39 min 45 sec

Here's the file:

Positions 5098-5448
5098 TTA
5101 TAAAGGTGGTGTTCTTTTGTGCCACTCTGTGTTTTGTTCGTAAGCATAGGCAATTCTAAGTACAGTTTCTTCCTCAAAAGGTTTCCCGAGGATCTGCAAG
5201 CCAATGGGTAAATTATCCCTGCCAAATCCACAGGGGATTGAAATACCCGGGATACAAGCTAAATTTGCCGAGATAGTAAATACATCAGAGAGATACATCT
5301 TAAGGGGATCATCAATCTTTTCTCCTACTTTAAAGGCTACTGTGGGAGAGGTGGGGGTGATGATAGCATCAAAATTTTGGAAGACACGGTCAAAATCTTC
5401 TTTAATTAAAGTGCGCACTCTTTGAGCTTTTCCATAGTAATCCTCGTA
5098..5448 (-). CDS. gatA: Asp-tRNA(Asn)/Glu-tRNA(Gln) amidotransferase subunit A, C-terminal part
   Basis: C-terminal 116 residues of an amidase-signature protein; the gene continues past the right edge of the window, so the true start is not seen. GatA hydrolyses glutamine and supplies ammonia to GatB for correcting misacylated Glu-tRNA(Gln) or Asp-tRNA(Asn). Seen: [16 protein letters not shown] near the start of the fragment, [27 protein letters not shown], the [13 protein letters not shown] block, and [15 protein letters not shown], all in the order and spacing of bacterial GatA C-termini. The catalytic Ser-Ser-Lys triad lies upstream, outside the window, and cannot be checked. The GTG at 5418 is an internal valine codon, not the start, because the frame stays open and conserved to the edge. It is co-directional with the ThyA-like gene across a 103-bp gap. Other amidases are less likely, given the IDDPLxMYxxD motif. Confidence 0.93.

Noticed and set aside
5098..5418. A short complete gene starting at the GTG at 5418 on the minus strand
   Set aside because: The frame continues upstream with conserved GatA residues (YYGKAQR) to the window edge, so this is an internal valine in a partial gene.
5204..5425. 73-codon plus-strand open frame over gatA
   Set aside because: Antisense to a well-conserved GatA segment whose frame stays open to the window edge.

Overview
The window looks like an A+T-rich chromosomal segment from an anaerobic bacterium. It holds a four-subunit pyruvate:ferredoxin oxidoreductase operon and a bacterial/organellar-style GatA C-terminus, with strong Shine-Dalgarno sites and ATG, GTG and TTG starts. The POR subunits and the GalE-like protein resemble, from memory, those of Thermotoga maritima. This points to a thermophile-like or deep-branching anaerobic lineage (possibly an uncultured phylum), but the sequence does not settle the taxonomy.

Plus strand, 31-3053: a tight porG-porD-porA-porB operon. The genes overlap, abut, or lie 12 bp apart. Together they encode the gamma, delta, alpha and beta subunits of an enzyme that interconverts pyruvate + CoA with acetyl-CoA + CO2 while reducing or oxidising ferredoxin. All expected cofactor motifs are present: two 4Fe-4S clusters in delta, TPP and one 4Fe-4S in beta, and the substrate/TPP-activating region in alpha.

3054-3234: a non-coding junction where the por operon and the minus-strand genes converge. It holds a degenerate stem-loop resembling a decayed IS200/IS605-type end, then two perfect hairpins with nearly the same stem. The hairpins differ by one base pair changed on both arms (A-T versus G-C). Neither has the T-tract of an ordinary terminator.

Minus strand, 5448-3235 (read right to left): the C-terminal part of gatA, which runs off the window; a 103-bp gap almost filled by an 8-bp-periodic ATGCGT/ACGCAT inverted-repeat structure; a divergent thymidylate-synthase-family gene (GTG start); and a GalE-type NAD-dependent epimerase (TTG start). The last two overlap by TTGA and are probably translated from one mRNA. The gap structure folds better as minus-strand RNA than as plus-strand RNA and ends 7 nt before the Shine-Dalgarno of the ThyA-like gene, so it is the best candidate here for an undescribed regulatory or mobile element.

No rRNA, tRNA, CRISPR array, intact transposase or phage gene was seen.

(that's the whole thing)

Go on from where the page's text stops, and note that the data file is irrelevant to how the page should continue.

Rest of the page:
Starting a business is hard enough. Try launching and building an entirely new global sport. That’s one heck of a challenge. But when you have a good idea, a product, and an organic way to connect with people, it’s actually possible. Chris Ruder is the CEO of Spikeball, and he initially thought his little business would be a fun side hobby. The company idea even started off with the age old question, “Wouldn’t it be cool if..?” But within five years, that little business with zero employees was earning $1.5 million in revenue and attracting attention around the world. That didn’t happen by magic, though, and on this episode of Up Next in Commerce, Chris and I dug into scaling a company by asking the questions you think are dumb — including to your own customers. For Chris, simply asking, “How did you find out about us?” was the turning point to finding an audience and then nurturing it so that it grows in the most organic way possible. He also gave the inside scoop on his Shark Tank experience, and why he encourages other entrepreneurs to take advantage of that opportunity if they are ever presented with it. Plus, Chris explains how he’s been navigating the supply chain issues, including by finding new ways to expand the company beyond just physical products. Enjoy this episode.Main Takeaways:Ask The Dumb Questions: Many new founders come into an industry with questions that may seem dumb or obvious, but they need to be asked. Find people around you who can help guide you or inform you so that you can continue making the right moves without having to backtrack. This includes asking questions of your customers. Ask them what they think, how they found you, and what made them click “buy.”Set Customers Up To Be the Hero: When you engage with customers, you can offer them the opportunity to be your ambassador, but in the most authentic way. Work with them to develop their own community and following, set them up to be the hero, and in turn, you will see more organic growth and brand love than simply paying people to promote your brand for you.The Shift to Stuff: The last two years have seen a major change in how people shop and what they shop for. Consumers have moved away from experiences and moved toward buying more stuff to fill their time and satisfy their itch. CPG companies have been forced to supply more than ever, and the logistics and supply chains have suffered as a result. Work with your vendors and shipping partners to find more creative solutions, and try to find additional ways to bring manufacturing closer to home — even if that means adding different kinds of goods and services to your product portfolio so that you are not beholden to the supply chain.For an in-depth look at this episode, check out the full transcript below. Quotes have been edited for clarity and length.---Up Next in Commerce is brought to you by Salesforce Commerce Cloud. Respond quickly to changing customer needs with flexible Ecommerce connected to marketing, sales, and service. Deliver intelligent commerce experiences your customers can trust, across every channel. Together, we’re ready for what’s next in commerce. Learn more at salesforce.com/commerce---For a full transcript of this interview, click here.